We’ve previously reported on why broccoli is so great. Full of nutrients and antioxidants, it can help invigorate so many parts of our bodies. In recent years, one incredible compound found in broccoli, called sulforaphane, has gained a reputation as a super nutrient. Studies even show it is involved in blood sugar control and carries potential anti-cancer effects.
Broccoli contains a large amount of this chemical. Although, unfortunately when we cook the vegetable by boiling or microwaving the amount of sulforaphane we can absorb is seriously depleted. This is due to the super heat-sensitive nature of the compound and the enzymes that control it.
Stir fry that sulforaphane
But have no fear, the best option to get this super nutrient is not to start munching down on raw broccoli florets! A study, published in the Journal of Agricultural and Food Chemistry, was inspired by another technique to cook this vegetable: stir frying.
The study stated: “Surprisingly, few methods have reported the sulforaphane concentrations in stir-fried broccoli, and to the best of our knowledge, no report has focused on sulforaphane stability in the stir-frying process.”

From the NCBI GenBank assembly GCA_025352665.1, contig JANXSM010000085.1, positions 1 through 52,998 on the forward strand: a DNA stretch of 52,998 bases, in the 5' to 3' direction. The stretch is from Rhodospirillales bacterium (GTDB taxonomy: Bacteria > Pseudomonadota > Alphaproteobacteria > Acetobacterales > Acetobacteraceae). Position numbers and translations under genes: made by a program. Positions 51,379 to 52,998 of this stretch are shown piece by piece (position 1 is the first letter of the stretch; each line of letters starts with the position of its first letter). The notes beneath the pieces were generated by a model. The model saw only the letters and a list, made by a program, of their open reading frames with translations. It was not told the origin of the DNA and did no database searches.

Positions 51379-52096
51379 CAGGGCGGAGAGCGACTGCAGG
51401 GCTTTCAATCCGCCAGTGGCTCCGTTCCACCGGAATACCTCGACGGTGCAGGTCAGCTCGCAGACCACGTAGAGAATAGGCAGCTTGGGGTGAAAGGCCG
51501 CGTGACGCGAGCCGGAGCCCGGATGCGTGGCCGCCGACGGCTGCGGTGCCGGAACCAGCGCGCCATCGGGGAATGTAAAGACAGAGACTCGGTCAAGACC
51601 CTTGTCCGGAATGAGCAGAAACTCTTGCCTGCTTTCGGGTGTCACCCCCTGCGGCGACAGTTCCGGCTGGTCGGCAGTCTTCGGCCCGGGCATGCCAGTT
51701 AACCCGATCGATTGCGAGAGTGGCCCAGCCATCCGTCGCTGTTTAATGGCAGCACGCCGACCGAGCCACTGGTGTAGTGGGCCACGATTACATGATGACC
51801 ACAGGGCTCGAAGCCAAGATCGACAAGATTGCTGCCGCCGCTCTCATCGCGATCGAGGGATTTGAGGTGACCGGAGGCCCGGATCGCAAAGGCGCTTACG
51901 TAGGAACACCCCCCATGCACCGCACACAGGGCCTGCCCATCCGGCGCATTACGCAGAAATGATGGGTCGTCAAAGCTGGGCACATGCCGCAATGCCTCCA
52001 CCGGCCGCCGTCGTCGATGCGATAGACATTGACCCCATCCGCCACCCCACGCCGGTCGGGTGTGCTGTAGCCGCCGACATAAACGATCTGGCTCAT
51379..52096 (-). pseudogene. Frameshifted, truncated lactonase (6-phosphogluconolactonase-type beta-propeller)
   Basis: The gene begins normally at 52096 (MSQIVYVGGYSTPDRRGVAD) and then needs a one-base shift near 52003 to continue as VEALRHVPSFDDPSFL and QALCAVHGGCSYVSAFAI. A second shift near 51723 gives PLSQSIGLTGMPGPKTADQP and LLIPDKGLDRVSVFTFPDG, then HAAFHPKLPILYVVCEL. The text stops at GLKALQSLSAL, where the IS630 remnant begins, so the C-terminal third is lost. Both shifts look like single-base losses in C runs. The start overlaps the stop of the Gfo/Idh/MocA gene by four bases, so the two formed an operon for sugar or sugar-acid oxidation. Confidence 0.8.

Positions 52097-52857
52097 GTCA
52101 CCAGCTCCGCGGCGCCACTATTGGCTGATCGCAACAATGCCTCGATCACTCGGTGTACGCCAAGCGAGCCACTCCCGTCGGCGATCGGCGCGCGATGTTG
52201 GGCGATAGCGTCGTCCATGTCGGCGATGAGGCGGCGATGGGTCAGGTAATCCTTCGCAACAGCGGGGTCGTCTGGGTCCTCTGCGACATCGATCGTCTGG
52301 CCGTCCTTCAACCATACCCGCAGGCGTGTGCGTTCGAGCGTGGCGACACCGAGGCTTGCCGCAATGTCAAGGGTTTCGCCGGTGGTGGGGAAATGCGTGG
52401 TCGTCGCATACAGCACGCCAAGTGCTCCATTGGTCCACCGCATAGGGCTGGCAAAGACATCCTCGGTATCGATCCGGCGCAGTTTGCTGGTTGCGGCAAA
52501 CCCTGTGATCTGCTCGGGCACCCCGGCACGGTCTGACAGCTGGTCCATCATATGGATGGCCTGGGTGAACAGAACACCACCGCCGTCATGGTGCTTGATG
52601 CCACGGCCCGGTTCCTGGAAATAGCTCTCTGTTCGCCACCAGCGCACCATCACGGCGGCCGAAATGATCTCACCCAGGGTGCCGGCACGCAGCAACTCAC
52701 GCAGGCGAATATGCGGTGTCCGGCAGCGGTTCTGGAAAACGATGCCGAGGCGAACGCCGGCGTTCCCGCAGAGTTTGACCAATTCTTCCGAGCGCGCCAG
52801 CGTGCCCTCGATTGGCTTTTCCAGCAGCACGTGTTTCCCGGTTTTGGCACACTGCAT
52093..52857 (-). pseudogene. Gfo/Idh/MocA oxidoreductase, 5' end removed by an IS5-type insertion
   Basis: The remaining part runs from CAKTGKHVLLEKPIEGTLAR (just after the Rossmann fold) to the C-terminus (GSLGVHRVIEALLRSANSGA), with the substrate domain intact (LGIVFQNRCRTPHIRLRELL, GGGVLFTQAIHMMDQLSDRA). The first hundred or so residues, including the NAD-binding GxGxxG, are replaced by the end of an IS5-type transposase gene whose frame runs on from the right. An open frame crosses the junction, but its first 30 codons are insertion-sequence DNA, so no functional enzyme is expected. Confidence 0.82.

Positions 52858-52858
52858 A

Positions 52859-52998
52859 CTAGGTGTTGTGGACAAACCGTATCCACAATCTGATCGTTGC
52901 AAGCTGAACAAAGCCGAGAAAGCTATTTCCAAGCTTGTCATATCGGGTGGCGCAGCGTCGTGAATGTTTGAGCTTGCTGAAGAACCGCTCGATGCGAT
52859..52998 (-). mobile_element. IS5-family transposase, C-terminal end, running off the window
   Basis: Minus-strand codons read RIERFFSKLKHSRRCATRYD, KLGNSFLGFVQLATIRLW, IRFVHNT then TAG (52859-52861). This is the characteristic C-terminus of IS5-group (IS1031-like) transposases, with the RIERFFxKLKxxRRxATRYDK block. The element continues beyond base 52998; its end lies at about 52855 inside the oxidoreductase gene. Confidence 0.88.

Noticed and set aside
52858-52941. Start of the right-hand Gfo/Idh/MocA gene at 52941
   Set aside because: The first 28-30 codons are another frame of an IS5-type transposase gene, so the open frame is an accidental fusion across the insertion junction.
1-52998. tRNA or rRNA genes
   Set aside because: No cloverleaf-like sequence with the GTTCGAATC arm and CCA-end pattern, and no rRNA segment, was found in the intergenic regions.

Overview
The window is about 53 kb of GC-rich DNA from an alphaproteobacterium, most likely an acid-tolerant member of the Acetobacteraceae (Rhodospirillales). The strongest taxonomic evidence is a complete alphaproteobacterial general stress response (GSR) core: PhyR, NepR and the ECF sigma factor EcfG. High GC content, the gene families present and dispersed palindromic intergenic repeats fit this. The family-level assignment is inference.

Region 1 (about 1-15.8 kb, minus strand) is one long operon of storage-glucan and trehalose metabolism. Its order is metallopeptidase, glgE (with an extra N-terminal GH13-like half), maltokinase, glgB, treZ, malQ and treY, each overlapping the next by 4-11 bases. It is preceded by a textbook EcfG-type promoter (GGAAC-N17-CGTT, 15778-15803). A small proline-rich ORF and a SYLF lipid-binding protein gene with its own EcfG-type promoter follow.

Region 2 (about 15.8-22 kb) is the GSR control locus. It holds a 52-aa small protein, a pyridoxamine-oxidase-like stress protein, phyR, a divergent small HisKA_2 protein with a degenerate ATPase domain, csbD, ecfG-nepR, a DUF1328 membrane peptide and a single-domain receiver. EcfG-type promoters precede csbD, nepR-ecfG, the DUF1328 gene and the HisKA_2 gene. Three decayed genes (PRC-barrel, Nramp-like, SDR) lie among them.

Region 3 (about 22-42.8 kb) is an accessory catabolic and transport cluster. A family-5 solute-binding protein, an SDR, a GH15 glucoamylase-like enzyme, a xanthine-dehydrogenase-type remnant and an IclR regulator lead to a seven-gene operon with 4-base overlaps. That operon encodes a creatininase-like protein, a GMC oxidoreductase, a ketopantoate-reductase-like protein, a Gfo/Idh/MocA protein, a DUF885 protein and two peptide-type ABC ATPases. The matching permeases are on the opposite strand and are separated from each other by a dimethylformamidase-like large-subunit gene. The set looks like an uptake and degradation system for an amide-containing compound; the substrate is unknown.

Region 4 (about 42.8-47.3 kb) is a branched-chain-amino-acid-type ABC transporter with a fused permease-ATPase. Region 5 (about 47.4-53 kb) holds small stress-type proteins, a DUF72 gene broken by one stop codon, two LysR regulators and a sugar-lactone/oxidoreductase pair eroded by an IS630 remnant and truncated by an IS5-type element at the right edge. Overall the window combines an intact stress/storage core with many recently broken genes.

The broccoli was cut into two millimeter pieces to release as much chemical activity as possible before being stir fried. As the team suspected, this method of cooking was able to keep a much larger amount of sulforaphane intact compared to other cooking methods.
Patience is key
Scientists also actually found that due to the stability of the sulforaphane, leaving the florets to sit after cutting them allowed for the highest amount of the compound to be absorbed. “Our results suggest that after cutting broccoli florets into small pieces, they should be left for about 90 minutes before cooking,” the team concluded, adding that they didn’t test it but thought “30 minutes would also be helpful.”
So there you go, with time and a wok you have all you need to get the most out of your broccoli.
Source study: Journal of Agricultural and Food Chemistry – Hydrolysis before Stir-Frying Increases the Isothiocyanate Content of Broccoli
This content was originally published here.